Bulgaria’s political drama: Of snakes and mongooses, and King Cnut

A coalition involving both the Movement for Rights and Freedoms (MRF) and Volen Siderov’s ultra-nationalists Ataka is unthinkable because of the political and value systems differences between the two parties, MRF leader Lyutvi Mestan said on May 14.

Mestan was referring to the snake-and-mongoose nature of the relationship between the MRF and Ataka.

The MRF, which defines itself as a liberal party, is led and supported in the main by Bulgarians of ethnic Turkish descent. In the campaign ahead of the May 12 2013 national parliamentary elections, it was the only party to show television advertising clips including shots of party followers conducting Muslim prayers. Siderov’s Ataka reviles the MRF as an agent of Ankara, constantly invokes Bulgaria’s struggle for liberation from Ottoman rule, and on the long list of things Ataka does not like is Islam, which it alleges to have a malign radical presence in Bulgaria.

Still, with the composition of Bulgaria’s National Assembly after the elections certain to make the formation of a sustainable coalition government difficult if not impossible, one scenario being floated is of a Bulgarian Socialist Party-MRF-Ataka coalition.

With GERB estimated to be set for 97 seats out of 240, and its chances of achieving any support outside its own parliamentary caucus seen as effectively nil, the best chance for a coalition is held by the socialists, to somehow get 121 votes or more for a cabinet that it would put forward.

A political deal among the BSP, MRF and Ataka would certainly lock GERB into opposition and stave off the immediate prospect of fresh elections in the autumn.

But while the MRF is awaiting an invitation for discussions with the BSP about the respective parties’ platforms, and has made the same noises as the socialists about a “programme government” of “experts”, Mestan told Bulgarian National Radio: “There cannot be a coalition between the MRF and Ataka in any form”.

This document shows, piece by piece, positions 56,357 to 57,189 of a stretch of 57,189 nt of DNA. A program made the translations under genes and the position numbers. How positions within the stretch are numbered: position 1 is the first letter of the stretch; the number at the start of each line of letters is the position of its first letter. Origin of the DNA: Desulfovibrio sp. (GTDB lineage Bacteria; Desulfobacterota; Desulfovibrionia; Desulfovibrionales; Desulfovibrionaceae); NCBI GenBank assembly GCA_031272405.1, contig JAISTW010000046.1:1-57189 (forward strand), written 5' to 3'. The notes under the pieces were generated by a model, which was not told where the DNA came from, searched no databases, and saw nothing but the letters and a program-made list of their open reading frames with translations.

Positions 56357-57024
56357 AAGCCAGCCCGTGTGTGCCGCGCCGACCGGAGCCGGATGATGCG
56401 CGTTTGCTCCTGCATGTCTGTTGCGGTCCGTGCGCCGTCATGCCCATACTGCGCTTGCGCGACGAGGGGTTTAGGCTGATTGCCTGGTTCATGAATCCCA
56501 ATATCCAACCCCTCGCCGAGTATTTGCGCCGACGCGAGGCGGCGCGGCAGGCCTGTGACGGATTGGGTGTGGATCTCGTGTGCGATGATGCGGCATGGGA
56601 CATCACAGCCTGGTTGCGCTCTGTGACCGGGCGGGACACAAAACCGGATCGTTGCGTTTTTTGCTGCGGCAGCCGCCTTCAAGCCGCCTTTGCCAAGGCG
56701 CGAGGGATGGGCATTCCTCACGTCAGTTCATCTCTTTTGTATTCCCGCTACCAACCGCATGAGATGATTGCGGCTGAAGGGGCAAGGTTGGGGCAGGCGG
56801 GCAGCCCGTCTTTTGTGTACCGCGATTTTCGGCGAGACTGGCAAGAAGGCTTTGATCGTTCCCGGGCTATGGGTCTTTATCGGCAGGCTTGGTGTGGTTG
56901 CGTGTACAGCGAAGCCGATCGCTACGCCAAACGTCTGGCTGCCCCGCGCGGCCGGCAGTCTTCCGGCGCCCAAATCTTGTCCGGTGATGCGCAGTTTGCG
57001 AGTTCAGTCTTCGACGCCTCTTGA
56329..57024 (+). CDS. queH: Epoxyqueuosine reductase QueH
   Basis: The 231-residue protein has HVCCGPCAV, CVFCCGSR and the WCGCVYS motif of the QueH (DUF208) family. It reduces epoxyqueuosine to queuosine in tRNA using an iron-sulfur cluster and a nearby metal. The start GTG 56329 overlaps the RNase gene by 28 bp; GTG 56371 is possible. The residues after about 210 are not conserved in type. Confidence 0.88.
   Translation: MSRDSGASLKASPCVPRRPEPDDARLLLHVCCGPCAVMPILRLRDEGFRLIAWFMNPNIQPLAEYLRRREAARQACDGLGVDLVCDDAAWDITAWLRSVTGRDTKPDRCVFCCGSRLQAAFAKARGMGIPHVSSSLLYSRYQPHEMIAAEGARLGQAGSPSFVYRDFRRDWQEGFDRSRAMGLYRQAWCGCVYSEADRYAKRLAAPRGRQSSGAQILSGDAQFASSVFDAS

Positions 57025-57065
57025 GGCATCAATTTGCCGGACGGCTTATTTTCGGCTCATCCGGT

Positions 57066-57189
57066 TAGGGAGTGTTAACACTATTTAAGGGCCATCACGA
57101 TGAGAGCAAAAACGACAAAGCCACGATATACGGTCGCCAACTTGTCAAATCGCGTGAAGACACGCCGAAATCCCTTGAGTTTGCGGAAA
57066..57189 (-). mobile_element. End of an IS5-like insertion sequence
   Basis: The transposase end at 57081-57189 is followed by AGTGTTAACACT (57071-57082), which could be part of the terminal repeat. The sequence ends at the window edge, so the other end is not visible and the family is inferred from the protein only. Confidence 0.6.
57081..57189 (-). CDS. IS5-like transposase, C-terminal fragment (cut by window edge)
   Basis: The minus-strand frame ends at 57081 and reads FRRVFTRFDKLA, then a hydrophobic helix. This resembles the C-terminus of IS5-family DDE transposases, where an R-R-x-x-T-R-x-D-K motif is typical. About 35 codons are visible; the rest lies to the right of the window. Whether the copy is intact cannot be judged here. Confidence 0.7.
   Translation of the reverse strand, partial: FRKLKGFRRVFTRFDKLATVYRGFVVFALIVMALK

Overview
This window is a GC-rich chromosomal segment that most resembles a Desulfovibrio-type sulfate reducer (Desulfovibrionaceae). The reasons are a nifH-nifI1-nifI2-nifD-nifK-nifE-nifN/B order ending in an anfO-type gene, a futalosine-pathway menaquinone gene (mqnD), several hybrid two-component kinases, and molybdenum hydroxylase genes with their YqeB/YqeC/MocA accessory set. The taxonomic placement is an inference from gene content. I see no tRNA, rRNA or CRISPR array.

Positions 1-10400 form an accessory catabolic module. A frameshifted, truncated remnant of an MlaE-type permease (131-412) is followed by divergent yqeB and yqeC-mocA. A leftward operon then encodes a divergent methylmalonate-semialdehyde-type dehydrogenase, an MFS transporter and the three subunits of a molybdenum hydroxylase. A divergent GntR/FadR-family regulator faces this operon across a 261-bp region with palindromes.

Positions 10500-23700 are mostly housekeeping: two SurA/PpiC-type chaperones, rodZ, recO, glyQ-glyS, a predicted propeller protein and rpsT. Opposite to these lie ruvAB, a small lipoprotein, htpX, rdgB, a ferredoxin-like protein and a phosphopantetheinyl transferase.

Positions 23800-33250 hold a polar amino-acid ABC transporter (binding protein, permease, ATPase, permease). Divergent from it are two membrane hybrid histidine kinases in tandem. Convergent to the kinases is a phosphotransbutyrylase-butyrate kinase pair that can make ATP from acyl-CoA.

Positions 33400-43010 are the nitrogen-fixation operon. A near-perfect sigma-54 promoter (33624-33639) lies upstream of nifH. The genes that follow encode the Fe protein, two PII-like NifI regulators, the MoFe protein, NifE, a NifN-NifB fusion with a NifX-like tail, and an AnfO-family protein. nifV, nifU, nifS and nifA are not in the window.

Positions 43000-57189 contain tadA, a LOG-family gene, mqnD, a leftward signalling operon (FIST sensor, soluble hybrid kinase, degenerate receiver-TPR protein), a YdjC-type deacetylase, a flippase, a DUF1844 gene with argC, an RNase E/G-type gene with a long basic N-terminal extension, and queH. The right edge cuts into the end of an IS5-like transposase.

“If there is anyone commenting on such thoughtlessness, it means that one is not acquainted with the ideological groundwork of the MRF. This will be absolute vitiation of politics. I will not take part in such a process,” Mestan said.

Earlier, at his party’s election night news conference, Mestan said that the MRF would decline to be in coalition with GERB.

For the record, speaking of snakes and mongooses, Borissov’s GERB party and the BSP have for some time insisted that the parties with which they would utterly rule out a coalition were each other.

Meanwhile, going by Bulgarian-language media reports, it may be that Borissov is preparing to do a King Cnut stunt in Parliament.

On the basis of his party having the largest share of votes and therefore being constitutionally entitled to be the first to be offered a mandate to attempt to offer a government for election, Borissov is said to be determined to take up the offer and put to Parliament a cabinet of “national salvation”.

Mediapool, quoting sources in GERB, said that after the election results were confirmed officially, Borissov – currently declining to comment on election results until they are official – would propose a minority government to Parliament.

Sources confirmed that this proposed cabinet would include those with most-favoured status with Borissov from the final line-up of the previous cabinet: Tsvetan Tsvetanov, Tomislav Donchev, Lilyana Pavlova and Delyan Dobrev, as well as Vladislav Goranov, formerly deputy finance minister who would be put forward to inherit Simeon Dyankov’s mantle.

Against the wave of votes of opposition that this proposal would face in the 42nd National Assembly, Borissov would playing King Cnut, going through the motions and using the occasion to extol the virtues of his previous government; a message different from that of the words attributed to the Cnut of the 12th century CE, as reported by Henry of Huntingdon: “Let all men know how empty and worthless is the power of kings…”

(Photo of Borissov: Council of the EU)




Clive Leviev-Sawyer

Clive Leviev-Sawyer is the Publisher and Editor-in-Chief of The Sofia Globe. He is the author of the book Bulgaria: Politics and Protests in the 21st Century (Riva Publishers, 2015), and co-author of the book Bulgarian Jews: Living History (The Organization of the Jews in Bulgaria 'Shalom', 2018). He is also the author of Power: A Political Novel, available via amazon.com, and, on the lighter side, Whiskers And Other Short Tales of Cats (2021), also available via Amazon. He has translated books and numerous texts from Bulgarian into English.